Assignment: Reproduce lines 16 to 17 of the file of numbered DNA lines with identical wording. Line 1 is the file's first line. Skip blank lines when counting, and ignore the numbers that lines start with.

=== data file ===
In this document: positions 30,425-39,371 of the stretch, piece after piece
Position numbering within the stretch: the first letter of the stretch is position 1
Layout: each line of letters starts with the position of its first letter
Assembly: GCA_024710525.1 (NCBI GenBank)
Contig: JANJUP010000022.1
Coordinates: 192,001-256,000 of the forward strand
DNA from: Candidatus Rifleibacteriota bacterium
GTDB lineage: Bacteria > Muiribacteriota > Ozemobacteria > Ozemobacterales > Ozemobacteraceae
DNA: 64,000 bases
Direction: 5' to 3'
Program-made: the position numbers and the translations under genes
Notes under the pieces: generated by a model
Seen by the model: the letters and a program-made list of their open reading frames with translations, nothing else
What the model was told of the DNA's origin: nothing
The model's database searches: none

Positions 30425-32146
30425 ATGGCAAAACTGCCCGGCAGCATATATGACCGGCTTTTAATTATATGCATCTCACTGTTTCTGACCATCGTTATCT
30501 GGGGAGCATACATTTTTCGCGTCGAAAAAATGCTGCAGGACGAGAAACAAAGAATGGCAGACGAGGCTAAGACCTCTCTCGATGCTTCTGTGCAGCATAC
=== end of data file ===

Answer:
Positions 30425-32146
30425 ATGGCAAAACTGCCCGGCAGCATATATGACCGGCTTTTAATTATATGCATCTCACTGTTTCTGACCATCGTTATCT